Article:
Mar. 16, 2001
Listen (RealAudio) | How to listen
Poem: "The Snow Man," by Wallace Stevens, from The Collected Poems of Wallace Stevens (Alfred A. Knopf).
The Snow Man
One must have a mind of winter
to regard the frost and the boughs
Of the pine-trees crusted with snow;
And have been cold a long time
To behold the junipers shagged with ice,
The spruces rough in the distant glitter
Of the January sun; and not to think
Of any misery in the sound of the wind,
In the sound of a few leaves,
Which is the sound of the land
Full of the same wind
That is blowing in the same bare place
For the listener, who listens in the snow,
And, nothing himself, beholds
Nothing that is not there and the nothing that is.
On this day in 1850, The Scarlet Letter, by Nathaniel Hawthorne, was published in Boston by the publishing house of Ticknor, Reed and Fields. Priced at 75 cents, it sold 6,000 copies in its first printing. Hawthorne earned $450 from itby far the most he'd made from any book in his 22 years of writing. Although it made him famous and lifted him out of debt, it also made him unpopular in his hometown of Salem, Massachusetts.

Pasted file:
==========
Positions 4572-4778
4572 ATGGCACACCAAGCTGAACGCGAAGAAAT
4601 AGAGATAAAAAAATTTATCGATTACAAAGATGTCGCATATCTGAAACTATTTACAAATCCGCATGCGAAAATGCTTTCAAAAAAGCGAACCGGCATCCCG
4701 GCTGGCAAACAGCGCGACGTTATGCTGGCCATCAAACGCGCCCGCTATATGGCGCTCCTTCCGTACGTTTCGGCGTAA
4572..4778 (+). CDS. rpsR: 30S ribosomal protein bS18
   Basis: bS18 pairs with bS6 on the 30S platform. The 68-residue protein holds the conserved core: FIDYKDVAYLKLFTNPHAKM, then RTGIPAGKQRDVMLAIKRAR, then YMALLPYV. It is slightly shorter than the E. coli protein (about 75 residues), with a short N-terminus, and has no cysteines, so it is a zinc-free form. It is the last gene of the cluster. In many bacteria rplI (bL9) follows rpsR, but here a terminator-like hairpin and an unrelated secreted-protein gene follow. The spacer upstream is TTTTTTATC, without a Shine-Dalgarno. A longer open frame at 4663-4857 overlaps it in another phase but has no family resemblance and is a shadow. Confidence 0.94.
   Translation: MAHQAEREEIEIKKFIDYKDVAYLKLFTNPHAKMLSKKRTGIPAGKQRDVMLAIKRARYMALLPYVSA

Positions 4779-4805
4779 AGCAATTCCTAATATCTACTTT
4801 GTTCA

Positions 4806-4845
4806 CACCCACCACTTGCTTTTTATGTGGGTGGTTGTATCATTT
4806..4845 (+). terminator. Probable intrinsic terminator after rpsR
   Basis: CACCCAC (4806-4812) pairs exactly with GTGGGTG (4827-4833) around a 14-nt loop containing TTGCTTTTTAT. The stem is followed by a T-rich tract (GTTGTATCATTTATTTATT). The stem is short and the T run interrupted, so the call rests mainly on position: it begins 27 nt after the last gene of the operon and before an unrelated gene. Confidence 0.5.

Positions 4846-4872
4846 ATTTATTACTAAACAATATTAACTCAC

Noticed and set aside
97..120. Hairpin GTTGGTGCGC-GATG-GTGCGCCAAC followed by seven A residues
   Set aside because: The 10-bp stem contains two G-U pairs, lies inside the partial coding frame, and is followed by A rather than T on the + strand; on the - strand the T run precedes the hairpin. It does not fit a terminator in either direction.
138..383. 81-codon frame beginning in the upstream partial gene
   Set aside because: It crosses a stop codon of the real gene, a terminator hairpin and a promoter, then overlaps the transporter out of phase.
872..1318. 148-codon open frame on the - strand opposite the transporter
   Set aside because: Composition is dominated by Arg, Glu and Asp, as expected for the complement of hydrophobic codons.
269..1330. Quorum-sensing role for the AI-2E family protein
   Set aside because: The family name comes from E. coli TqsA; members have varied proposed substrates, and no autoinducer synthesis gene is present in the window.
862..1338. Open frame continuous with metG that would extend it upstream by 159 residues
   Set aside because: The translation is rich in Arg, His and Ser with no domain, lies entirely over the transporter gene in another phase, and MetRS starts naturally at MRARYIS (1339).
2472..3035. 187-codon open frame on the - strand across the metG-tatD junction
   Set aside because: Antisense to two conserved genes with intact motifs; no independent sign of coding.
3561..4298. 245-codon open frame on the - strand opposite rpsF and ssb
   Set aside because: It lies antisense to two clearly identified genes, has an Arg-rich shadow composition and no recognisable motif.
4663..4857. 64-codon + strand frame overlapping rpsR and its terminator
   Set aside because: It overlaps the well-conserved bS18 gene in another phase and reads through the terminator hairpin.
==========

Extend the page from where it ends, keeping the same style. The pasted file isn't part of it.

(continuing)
In 1827 on this date, the first black newspaper in the United States was foundedFreedom's Journal, produced on Varick Street in what is now Lower Manhattan, in New York City. Its editors were John B. Russwurm and Samuel Cornish.
On this day in 1798, the first inoculation against smallpox was performed by doctor Edward Jenner in Gloucestershire, England. He had noticed that dairy workers infected with the relatively mild disease cowpox seemed to be immune to the far deadlier disease of smallpox. Taking some matter from a cowpox infection, he inoculated a 5-year-old boy named John Baker. Two months later, when the doctor inoculated the boy with smallpox, the youngster failed to develop the disease. As fearsome as smallpox was, there was great resistance to Jenner's discovery: it wasn't until nine years after Jenner's first experiment that any nation made the smallpox vaccination compulsory.
It's the birthday of our fourth President, James Madison, born in Port Conway, Virginia (1751). Madison managed the Constitutional Convention of 1787, arguing for a strong central government. He later served as Jefferson's Secretary of State, and the two worked well together in spite of their differences. In 1808 Madison succeeded Jefferson and continued his policies. He was the smallest man ever to serve as President, standing five-feet-four inches tall, and weighing a hundred pounds.
Be well, do good work, and keep in touch.®